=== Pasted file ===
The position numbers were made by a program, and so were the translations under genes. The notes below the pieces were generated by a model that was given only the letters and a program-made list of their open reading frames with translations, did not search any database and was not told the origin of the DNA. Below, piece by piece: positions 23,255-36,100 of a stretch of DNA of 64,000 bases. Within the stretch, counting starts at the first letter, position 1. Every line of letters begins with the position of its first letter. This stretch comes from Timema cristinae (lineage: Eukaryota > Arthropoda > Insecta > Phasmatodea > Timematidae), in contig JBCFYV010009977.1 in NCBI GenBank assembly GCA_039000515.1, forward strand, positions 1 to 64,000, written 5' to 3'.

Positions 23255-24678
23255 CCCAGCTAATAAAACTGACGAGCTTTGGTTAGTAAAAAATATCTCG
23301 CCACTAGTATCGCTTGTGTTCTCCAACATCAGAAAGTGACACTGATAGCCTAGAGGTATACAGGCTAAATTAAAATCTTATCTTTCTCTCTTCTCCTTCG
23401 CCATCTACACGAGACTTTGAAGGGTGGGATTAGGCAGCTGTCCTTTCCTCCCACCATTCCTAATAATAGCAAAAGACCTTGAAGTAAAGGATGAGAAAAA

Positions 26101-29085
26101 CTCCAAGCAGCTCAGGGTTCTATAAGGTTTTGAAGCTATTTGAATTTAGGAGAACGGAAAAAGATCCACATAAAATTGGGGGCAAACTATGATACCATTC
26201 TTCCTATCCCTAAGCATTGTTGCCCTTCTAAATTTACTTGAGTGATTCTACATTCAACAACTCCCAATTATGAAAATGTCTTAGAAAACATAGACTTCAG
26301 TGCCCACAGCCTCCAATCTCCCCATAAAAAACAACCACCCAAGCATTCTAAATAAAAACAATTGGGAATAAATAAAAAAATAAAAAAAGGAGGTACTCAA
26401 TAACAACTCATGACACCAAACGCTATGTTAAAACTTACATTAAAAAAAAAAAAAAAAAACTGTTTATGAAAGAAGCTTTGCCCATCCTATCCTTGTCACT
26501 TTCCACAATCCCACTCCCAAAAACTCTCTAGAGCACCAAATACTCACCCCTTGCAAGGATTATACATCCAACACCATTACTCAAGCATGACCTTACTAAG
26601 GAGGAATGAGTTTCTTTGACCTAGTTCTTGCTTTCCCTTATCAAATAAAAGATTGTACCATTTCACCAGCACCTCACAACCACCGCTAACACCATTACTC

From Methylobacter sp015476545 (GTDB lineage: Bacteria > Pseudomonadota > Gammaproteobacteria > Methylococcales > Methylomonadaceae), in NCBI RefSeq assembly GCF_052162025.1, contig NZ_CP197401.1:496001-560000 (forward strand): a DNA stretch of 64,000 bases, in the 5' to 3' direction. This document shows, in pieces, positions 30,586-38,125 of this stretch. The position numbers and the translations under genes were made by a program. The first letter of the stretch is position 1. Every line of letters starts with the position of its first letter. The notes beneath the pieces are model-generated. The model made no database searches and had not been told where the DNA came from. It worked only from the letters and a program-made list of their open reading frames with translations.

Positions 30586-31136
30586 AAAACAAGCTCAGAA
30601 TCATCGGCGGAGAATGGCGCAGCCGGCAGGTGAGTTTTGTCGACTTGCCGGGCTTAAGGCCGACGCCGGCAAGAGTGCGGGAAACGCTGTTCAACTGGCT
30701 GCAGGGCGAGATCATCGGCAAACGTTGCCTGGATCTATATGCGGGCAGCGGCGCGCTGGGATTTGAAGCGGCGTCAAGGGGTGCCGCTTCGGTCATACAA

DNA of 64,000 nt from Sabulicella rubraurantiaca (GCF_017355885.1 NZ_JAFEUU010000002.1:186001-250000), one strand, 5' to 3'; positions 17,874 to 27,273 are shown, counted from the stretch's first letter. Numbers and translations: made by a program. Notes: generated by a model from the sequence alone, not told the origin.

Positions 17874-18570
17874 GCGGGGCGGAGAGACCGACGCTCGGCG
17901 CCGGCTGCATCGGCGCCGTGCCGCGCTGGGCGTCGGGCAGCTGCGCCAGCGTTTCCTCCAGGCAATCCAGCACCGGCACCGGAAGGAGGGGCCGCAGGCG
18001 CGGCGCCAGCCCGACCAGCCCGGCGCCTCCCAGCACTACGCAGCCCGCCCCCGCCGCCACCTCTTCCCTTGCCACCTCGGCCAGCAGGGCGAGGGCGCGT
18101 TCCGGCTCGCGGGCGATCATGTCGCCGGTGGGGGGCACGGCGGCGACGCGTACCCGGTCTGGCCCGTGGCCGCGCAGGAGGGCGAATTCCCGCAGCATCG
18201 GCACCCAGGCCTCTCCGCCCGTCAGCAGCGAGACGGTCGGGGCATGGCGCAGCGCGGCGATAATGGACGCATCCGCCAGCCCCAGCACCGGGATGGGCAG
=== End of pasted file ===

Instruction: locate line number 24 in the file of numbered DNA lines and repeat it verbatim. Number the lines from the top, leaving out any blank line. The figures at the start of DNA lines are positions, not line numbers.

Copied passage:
18201 GCACCCAGGCCTCTCCGCCCGTCAGCAGCGAGACGGTCGGGGCATGGCGCAGCGCGGCGATAATGGACGCATCCGCCAGCCCCAGCACCGGGATGGGCAG